Get the lemon slush of your life
That’s Polcari’s Coffee for you. You’ll find it on Salem Street in Boston’s North End, a couple of blocks from the Paul Revere House where it’s been since its foundation in 1932. Anthony Polcari didn’t just get off a boat and start a coffee shop, though. Having one was a dream for which he worked for, like any good immigrant young man in America in the late 1920s.
Working as a pocket-maker at a local tailor’s shop, Polcari made sure he had some money left over in his own pockets and in 1932, he opened the doors on Polcari’s Coffee. What a proud moment that must have been for a man in his twenties, and a father of two sons - Anthony Jr and Ralph - and a daughter, Marie. All three later worked at their father’s store.
Today, the shop is famous for more than just coffee - although the selection of beans is still very impressive – and especially its lemon slush.
Anthony’s son, Ralph, took over the shop after he’d returned home from Italy where he had been stationed during the World War II, and ran it until 2005 when he sold it to Bobby Eustace one of “Ralph’s boys”, a group of men who had come to work for him as young boys and stayed with him for decades.
“I met Ralph when my good friend, Anthony Bellia, knew Ralph Polcari needed a full-time employee at the store. During those twenty-six years I worked with some of the best people I’ve ever met: Louie, Pasquale, Attilio, Anthony, Angelo, and most importantly, Ralph Polcari. Ralph was a driving influence in my life. He taught me about business and life. He quickly became my mentor,” Eustace says on the compamy’s website.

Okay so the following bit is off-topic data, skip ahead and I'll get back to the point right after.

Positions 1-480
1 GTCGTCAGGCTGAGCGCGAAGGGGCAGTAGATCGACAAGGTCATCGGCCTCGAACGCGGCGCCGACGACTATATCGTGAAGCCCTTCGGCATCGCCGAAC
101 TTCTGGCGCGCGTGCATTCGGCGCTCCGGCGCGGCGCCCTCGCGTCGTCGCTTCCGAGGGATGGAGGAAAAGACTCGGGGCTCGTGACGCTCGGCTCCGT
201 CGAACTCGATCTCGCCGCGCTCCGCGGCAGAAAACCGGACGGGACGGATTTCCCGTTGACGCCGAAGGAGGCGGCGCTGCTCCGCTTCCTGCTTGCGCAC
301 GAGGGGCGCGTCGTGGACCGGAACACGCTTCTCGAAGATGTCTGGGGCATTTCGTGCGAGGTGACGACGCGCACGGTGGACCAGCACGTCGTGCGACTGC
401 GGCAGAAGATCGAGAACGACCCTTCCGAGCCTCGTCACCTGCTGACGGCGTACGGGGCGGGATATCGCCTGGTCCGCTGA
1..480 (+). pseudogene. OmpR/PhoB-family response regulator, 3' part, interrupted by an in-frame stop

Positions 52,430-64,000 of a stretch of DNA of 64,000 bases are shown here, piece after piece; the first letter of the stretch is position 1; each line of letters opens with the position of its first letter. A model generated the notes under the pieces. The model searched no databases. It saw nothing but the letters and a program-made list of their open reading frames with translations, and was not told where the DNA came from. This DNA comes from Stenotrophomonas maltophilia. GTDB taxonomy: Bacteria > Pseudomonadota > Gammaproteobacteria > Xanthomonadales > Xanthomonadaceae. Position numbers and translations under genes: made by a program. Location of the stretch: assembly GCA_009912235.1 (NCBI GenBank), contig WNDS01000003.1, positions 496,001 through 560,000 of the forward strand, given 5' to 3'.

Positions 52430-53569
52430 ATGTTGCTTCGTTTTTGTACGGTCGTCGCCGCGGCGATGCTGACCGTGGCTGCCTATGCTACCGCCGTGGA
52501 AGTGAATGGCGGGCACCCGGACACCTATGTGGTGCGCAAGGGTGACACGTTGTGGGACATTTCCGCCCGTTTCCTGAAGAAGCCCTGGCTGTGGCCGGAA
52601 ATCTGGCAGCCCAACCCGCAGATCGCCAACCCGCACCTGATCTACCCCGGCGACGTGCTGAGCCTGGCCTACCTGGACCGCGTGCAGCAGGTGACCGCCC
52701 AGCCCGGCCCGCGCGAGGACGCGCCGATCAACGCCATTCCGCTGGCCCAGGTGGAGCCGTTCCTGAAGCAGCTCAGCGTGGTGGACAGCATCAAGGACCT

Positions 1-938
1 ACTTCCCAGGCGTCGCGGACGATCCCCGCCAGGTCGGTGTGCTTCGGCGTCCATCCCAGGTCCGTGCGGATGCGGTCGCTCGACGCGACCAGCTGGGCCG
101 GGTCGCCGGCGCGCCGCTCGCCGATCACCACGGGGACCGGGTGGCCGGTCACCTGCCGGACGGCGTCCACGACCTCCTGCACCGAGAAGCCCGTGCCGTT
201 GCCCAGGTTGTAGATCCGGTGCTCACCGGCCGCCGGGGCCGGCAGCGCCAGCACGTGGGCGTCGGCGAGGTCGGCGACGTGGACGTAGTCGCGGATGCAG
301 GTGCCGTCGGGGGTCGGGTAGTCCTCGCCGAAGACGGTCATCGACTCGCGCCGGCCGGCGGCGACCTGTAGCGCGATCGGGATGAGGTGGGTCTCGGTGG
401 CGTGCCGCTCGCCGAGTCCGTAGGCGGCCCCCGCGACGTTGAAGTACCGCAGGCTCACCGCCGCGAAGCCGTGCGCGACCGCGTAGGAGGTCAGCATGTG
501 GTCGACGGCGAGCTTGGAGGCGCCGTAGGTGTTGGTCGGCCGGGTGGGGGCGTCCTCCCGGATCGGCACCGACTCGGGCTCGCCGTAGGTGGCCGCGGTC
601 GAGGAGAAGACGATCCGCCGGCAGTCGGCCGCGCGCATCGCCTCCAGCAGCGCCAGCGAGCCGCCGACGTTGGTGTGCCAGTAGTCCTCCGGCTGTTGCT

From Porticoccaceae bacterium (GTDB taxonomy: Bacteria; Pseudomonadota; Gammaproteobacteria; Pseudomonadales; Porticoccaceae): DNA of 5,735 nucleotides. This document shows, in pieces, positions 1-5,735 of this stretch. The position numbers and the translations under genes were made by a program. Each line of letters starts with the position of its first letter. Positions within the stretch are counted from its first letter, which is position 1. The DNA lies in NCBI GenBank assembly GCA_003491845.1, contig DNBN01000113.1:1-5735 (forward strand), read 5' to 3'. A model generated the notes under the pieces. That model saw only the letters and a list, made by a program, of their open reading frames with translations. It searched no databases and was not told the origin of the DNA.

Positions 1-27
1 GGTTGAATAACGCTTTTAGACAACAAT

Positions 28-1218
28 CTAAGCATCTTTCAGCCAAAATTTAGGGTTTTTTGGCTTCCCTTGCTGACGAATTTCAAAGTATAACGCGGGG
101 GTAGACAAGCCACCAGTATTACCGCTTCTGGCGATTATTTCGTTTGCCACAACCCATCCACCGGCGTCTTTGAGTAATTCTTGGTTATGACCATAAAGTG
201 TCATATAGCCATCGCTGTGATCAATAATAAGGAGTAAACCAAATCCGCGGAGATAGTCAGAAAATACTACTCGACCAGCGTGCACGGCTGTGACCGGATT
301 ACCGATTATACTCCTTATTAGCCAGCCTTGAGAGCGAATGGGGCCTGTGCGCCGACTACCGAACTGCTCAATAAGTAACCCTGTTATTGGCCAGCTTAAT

According to Eustace, Ralph Polcari believed at least part of the store’s charm was its old world look, which is why he, too has kept a scale from 1903, the hardwood floor, brass bins for the coffee, and an original fan from the early 1900s.
“With a plethora of rare coffee including Blue Mountain and Hawaiian Kona, old favorites are still the most popular. Some old favorites are Mr. Polcari’s house blend (a mixture of dark and light roast) and the Italian roast (an espresso).I consider myself a museum keeper, committed to running this business with Mr. Polcari, Ralph and the rest of their family, in mind,” he adds.
Oh, the slush?
“[It’s]has been here a lot longer than [me],” Eustace told the Boston Herald six years ago.
“They used to make it by hand back in the day using some kind of dry ice. I’m guessing we’ve been doing it 50 years at least, and maybe even back to the founding of the store (in 1932).”
And that’s why, when the summer arrives, Eustace brings out a 100-year-old barrel of slush and sells it on the corner of Salem and Parmenter. A cup of slush costs about two dollars, but the experience is, well, priceless.
Published: February 15, 2017